Monday, June 6, 2011

The Potential Dangers of Cholesterol-Lowering Drugs

In recent years, the prescription of statin drugs to reduce cholesterol has soared through the roof.  You've heard of them:  Lipitor (atorvastatin), Crestor (rosuvastatin), Zocor (simvastatin), and the like. The supposed benefits of these drugs, as your doctor will tell you, is that they'll reduce your cholesterol levels, hence lowering your risk of heart disease.  I'm sure you all know by now how I feel about lowering cholesterol levels (see this)... but that's beside the point in today's discussion.  I will just say that statin drugs' effectiveness may have been a bit overstated.  Today, though, I'd like to focus on the dangers, or side effects, one may encounter in taking statins.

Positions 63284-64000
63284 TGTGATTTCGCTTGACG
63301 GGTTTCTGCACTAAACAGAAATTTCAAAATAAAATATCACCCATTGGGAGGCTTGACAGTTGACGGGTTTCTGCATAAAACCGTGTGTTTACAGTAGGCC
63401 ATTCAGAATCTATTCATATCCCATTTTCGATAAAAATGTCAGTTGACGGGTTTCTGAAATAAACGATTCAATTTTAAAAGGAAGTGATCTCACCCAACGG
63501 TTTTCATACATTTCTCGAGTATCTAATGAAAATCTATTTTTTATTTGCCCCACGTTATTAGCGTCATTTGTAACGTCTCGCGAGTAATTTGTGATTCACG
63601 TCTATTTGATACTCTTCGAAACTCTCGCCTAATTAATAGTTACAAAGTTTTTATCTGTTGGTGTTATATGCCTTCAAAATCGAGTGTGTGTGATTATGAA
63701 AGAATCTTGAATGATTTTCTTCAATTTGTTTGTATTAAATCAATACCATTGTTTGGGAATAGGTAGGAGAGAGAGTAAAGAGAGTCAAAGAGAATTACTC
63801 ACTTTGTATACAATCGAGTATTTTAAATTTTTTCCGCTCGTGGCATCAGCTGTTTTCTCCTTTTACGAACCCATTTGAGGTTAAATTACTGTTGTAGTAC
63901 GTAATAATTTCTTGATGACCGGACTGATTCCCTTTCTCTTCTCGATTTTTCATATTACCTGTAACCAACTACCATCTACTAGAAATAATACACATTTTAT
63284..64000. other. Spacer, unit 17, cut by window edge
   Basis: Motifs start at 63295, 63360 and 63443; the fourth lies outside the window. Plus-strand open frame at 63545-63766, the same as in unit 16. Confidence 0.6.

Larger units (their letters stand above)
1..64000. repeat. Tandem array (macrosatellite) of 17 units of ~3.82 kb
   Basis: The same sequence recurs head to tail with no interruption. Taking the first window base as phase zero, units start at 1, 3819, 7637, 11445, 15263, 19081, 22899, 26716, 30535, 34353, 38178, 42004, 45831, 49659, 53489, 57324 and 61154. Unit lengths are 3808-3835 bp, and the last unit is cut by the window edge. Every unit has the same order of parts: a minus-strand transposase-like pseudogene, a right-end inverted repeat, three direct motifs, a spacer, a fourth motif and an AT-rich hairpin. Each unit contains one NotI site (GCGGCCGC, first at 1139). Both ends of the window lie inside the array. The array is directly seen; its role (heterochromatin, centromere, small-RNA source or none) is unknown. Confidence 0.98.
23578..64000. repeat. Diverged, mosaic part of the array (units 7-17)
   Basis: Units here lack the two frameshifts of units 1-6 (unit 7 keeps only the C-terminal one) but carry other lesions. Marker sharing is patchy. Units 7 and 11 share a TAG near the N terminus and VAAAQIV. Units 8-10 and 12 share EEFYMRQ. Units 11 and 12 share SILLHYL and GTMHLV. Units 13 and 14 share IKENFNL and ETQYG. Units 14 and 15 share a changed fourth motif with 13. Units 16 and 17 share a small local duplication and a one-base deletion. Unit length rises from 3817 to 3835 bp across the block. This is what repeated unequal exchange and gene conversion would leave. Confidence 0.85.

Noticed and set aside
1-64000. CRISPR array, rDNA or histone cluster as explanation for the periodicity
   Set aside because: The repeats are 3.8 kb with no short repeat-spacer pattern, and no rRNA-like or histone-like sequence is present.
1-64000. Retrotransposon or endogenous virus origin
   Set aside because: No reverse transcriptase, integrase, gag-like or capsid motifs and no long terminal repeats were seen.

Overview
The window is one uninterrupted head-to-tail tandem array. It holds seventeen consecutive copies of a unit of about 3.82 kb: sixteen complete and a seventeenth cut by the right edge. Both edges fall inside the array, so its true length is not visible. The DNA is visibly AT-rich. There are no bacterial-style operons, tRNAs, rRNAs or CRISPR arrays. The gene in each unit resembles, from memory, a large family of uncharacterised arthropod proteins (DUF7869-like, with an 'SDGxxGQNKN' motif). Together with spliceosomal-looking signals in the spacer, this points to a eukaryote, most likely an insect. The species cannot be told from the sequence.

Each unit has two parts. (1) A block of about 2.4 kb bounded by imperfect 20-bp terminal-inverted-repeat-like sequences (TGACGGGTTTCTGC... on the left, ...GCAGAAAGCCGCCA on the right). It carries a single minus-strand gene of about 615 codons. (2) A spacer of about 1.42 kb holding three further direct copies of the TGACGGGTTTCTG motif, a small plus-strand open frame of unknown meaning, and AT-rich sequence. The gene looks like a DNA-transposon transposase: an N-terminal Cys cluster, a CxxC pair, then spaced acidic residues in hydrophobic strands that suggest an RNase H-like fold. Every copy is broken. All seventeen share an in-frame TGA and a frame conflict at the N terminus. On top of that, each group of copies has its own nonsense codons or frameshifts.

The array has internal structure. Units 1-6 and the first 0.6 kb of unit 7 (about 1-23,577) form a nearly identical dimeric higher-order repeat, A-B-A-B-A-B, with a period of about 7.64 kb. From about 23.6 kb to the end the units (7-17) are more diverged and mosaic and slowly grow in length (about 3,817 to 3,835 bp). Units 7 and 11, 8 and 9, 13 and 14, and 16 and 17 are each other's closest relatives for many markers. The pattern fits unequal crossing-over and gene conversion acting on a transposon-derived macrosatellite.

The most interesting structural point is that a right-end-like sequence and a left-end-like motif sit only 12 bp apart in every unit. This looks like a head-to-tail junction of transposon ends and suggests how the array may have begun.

First, just a little information about how statin drugs work in the body.  Their main function is to block an enzyme called HMG CoA Reductase.  This is one of the enzymes that is involved in making cholesterol in the liver.  So through blocking this pathway, the drug has inhibited the body's ability to make cholesterol molecules.  As a result, your blood cholesterol level goes down, your doctor is happy, and you're happy.  We've finally won the battle against cholesterol!  Yeah... except cholesterol is needed in the body for all sorts of vital processes, like hormone production, vitamin D synthesis, cell membrane structure, and brain function, just to name a few.  Hopefully by the end of this, you'll realize how ridiculous it is to think that blocking an important biochemical pathway like this one is a good idea.